- Councilors teachers
         - Self assessment
         - Reports
         Nevertheless, teachers have to take pedagogical training for the competence
assessment of certain activities and evaluation of students. Each university is supposed to have
a trial period in order to find its own assessment. Group interviews can be used. For better
competence assessment, closer connections between universities and companies are needed,
as companies can evaluate extracurricular activities in a different manner than universities. To
promote them, professor should present the importance from the students’ point of view at the
beginning of the course. The universities should use websites and posters. Special
presentations and events should be created for students not involved in any student association.
It is positive that in some universities, there is a big union that embraces all student associations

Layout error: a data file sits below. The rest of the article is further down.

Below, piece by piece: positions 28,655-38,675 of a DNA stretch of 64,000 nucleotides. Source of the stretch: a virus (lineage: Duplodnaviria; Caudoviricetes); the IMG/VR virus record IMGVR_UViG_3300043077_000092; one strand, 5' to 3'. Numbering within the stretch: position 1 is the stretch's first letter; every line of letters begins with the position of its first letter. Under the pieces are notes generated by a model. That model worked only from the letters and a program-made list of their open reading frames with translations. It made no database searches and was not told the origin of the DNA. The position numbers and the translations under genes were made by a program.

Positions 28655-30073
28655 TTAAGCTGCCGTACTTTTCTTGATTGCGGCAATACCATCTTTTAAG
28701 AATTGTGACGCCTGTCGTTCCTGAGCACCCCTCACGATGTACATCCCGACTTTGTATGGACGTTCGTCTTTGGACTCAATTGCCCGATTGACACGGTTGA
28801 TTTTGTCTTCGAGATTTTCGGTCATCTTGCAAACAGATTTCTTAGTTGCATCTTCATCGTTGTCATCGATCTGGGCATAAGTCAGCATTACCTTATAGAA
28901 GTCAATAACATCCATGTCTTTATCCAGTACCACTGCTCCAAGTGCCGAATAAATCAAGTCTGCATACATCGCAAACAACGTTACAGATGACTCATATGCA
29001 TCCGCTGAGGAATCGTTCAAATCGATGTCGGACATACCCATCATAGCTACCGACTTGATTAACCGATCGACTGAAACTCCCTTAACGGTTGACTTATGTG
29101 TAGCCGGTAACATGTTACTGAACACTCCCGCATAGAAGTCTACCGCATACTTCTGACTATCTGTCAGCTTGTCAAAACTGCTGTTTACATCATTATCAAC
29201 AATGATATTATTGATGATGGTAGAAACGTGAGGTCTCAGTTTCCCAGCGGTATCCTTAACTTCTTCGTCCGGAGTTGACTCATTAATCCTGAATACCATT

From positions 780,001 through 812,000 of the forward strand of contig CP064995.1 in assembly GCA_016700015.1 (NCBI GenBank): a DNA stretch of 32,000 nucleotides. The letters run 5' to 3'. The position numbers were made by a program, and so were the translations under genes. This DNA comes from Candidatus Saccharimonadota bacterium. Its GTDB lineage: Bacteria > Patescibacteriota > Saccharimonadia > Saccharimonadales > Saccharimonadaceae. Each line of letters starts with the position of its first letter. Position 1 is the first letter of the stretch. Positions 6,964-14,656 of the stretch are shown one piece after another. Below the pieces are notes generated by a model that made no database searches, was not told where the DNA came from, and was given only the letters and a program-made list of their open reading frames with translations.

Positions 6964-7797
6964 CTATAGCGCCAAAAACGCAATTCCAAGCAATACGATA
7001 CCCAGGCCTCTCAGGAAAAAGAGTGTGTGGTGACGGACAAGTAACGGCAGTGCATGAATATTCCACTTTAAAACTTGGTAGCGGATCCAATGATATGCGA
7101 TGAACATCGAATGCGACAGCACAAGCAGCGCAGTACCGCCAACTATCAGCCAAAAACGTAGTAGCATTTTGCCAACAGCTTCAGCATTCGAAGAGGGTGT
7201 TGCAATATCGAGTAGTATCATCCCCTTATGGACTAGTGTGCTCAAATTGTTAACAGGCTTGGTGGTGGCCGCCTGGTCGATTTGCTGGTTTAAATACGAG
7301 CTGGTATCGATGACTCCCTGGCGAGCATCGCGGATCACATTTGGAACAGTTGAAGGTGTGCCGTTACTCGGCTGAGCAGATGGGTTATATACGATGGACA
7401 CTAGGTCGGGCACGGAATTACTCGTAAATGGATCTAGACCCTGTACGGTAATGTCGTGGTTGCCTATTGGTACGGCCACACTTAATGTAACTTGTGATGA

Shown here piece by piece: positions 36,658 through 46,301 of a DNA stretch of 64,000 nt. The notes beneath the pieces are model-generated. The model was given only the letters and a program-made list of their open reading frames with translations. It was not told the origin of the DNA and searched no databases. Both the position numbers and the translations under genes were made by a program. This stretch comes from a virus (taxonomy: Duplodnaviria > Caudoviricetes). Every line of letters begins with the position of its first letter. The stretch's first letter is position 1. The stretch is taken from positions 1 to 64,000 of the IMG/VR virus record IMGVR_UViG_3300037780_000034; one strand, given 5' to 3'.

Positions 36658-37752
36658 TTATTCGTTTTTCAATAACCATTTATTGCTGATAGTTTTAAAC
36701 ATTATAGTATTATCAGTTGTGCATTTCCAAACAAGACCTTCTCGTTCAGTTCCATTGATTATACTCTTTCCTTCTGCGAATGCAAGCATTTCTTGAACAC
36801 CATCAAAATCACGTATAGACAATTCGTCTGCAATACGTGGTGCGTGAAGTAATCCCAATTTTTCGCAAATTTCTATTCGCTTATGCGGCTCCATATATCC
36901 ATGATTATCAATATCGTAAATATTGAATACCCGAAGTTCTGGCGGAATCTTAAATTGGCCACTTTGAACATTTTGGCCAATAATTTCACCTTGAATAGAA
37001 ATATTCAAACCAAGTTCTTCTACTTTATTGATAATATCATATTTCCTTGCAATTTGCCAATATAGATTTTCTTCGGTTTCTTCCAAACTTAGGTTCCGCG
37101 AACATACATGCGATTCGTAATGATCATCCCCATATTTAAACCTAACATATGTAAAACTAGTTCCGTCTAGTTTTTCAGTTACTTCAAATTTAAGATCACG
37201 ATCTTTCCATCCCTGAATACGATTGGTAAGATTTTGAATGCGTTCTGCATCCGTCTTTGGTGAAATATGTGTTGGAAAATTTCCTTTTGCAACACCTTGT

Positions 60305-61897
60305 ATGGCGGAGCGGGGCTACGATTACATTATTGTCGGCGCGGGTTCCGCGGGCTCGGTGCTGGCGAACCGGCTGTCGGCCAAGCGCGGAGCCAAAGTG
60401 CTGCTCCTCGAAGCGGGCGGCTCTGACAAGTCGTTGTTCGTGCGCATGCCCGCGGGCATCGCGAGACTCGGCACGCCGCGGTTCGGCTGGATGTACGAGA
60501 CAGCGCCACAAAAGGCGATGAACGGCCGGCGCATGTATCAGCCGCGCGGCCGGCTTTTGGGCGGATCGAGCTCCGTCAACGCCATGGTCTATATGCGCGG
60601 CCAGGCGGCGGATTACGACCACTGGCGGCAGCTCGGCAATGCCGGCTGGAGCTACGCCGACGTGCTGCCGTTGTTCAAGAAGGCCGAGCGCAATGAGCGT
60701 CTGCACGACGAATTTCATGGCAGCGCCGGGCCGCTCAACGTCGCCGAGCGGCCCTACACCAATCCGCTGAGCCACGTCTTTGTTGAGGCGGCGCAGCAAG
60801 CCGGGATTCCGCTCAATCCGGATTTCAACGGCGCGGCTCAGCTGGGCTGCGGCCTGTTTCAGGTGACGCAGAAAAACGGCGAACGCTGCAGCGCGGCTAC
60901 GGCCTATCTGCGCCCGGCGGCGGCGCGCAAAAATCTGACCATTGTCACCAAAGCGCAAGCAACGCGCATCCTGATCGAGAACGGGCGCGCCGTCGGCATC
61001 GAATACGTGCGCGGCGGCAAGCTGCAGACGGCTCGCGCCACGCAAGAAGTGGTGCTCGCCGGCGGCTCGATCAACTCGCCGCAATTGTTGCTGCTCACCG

and presents what these associations are doing.
         Many countries still seem to have problems with recognition of credits between different
institutions and also within institutions themselves:
         - Problems concerning the credit transfer from one state higher education institution to
another: there isn’t a satisfactory recognition of all credits accumulated by the student from his
previous courses, thus leading to the repeating of some (e.g. in Denmark, Austria, Estonia)




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         - Problems with transferring study weeks in between institutions or faculties: one school
doesn’t acknowledge the studies completed in another school, so the student looses a number
of study weeks when changing schools (e.g. Law schools in Finland)
         Related to the development of knowledge, the experiences of students are also
improving. Thus, engineering students have some unexpected benefits, such as the
development of the creativity. The discussion is based on technical skills against social ones.
The general opinion is that knowledge is useless without social skills and also that technical
skills are easier to be gained than social and human ones. Still this depends from student to